It’s easy to see why Run Sausage Run! did well on mobile. An endless runner at heart, it uses only one button on the Xbox controller. Holding the B button pulls off a kind of sprint and duck combo, and that’s all you have to defend yourself from a gauntlet of dicing hammers, crabs and guillotines. We can imagine a large number of sausages getting sliced up and flambeed on the daily commute.
But we’re reviewing this on the Xbox, and it raises the obvious question: can it do enough to hold the attention on console? And the answer is not really. Run Sausage Run! is a cautionary tale of how mobile games need more than being airlifted from one platform to another.
Run Sausage Run! is one of the more literal titles that you’ll come across. You are a sausage, and you need to keep running, lest you become sausagemeat. No matter what the game mode, you are going to be doing roughly the same thing: speeding up and slowing down according to the obstacles that appear in front of you.
If a hob appears on the horizon, you’re going to be checking the pilot light to see if it’s going to ignite soon. Then you will run or slow down accordingly. Jellyfish wake up and sting you if you walk rather than run over them, so you’re going to be sprinting over them. And a baby smacks the floor rhythmically with its spade, so you’re going to be waiting for the precise moment to nip past.
As mentioned, there is also a bit of a duck to the sprint, so you can also use that B button to duck beneath low-flying garden swings or spinning blades. But the B button is all you have. There’s no other input to tinker with.
Which is both a boon and a bane. It certainly makes getting to grips with Run Sausage Run! an easy experience. There’s no complexity here: you’re mastering it in the span of minutes. And once you unlock the strategy in overcoming a particular obstacle – and we will be honest, we still haven’t quite worked out how to bypass a crab without dying half the time – then you’re completing levels reflexively, barely thinking about what you are doing.
It’s a bane because it’s a shallow puddle to kick around in. The difficulty ceiling is so low that you might think you’re bunking in Hobbiton. And while Run Sausage Run! makes a game attempt to introduce multiple game modes to mix things up, and has a fair number of obstacles to gradually introduce, it’s not enough. Once you’ve passed your fiftieth swiping cat and hundredth lilypad, it all becomes rote. We struggled to get interested or fire up a single brain cell.
You can play Run Sausage Run! in a few ways, which delays the boredom. There’s a campaign, which is an odd beast, as the levels are actually randomly generated. When we hear the word ‘campaign’, even in an endless runner, we expect the challenges to be the same every time we play, so that we can attempt to practice them. But here the levels are all procedurally generated, and it has the effect of making them bleed into each other.
We preferred the Survival Mode, which has no pretensions about offering discrete, authored levels. You can clearly tell you are on an infinite track, with speed and score ever-increasing. Just pick from the game’s three themes – beach, kitchen and garden – and run full-pelt through it, attempting to beat your previous best score (helpfully annotated on the level).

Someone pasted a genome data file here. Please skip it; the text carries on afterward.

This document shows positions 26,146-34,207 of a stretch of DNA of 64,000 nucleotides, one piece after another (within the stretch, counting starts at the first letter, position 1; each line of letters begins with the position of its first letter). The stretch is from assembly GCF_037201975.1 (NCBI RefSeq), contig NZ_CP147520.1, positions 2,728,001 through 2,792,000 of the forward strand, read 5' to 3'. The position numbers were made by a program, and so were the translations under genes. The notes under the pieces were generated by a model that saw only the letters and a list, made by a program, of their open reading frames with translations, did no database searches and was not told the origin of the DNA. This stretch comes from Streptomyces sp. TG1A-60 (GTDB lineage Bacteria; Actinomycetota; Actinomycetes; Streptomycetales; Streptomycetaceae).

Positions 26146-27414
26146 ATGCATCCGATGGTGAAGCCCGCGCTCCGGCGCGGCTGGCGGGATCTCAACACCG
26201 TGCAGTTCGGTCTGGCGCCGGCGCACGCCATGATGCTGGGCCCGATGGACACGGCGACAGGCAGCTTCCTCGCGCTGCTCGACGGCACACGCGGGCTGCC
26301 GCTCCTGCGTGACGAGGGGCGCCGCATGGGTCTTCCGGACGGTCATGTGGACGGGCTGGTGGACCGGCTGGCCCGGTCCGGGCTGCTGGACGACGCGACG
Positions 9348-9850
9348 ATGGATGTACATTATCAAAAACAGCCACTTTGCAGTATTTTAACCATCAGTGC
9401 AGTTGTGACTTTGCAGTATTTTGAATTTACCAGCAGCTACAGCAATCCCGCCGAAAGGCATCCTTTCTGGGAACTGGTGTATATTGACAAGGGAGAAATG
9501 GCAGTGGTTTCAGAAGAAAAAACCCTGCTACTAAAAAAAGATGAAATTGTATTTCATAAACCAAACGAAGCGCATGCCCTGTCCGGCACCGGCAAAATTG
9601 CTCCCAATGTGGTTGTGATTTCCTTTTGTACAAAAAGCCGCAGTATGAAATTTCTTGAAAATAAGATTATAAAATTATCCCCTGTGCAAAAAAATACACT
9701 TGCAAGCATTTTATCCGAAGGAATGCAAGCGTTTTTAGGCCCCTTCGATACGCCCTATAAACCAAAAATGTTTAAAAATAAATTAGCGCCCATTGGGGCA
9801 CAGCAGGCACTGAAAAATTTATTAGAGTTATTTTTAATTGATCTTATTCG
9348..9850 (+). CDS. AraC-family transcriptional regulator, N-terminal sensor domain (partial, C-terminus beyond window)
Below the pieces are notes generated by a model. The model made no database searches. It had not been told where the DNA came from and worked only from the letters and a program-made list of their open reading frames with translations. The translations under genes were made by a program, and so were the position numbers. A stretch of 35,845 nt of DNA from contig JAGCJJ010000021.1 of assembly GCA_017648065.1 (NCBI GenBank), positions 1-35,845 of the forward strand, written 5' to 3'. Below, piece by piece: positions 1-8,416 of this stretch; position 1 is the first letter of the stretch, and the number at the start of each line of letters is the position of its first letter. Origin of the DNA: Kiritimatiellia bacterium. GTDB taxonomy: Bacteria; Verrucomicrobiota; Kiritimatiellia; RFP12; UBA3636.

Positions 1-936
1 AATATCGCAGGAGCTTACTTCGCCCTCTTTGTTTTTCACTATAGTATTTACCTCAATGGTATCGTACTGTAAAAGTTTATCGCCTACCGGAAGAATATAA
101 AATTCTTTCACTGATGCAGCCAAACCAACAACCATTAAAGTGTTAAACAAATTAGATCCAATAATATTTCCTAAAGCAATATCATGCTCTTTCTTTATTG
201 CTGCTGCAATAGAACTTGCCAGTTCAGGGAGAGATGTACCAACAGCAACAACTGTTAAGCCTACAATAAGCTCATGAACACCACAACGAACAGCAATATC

Better still, though, is the multiplayer mode. This allows four local players to attempt the same track at the same time, and – if you can get that number of players together at once – it makes for an utter farce and loads of fun. It’s by far the best way to play Run Sausage Run!, and we recommend finding a way to play it. Screencheating is great fun, as you can spot upcoming hazards on other screens, and leaping over the diced corpses of your enemies is fulfilling.
Coins are scattered over the levels, often in hazardous places, and it can be worth picking them up. A shop allows you to buy cosmetic skins for your weiner, or change the type of sausage that you are. A packed hot dog carries a shield around with it, while a jumbo wurst is faster but also taller. The achievements do a fantastic job of pushing you to try all of these out.
And in the levels, there are power-ups, although some are power-downs. The headliner is a snowflake that freezes all obstacles for a while, but there are also shrinkers and growers, as well as buns to give you a shield against a single point of damage. They do a swell job of mixing up the simple formula.
Yet we wish it wasn’t quite so simple. While anyone could pick up and play Run Sausage Run! and grasp it immediately, it’s just as easy to lose interest in it. Its simplicity becomes a curse, as the one-button controls and the endlessly repeating obstacles wear you down.
It’s easy to imagine a version of Run Sausage Run! with all the trimmings, with a much greater depth of flavour. But this is just a plain chipolata, no bun, and we wish a little bit more care was taken in preparing it.
You can buy Run Sausage Run! from the Xbox Store
- Easy to pick up
- Gets frantic in places
- Multiplayer is a laff
- Lacks any depth at all
- Feels like a vanilla port of the mobile game
- Campaign levels feel identical to each other
- Massive thanks for the free copy of the game go to - Purchased by TXH
- Formats - Xbox Series X|S, Xbox One
- Version reviewed - Xbox One on Xbox Series X
- Release date - 25 November 2022
- Launch price from - £4.99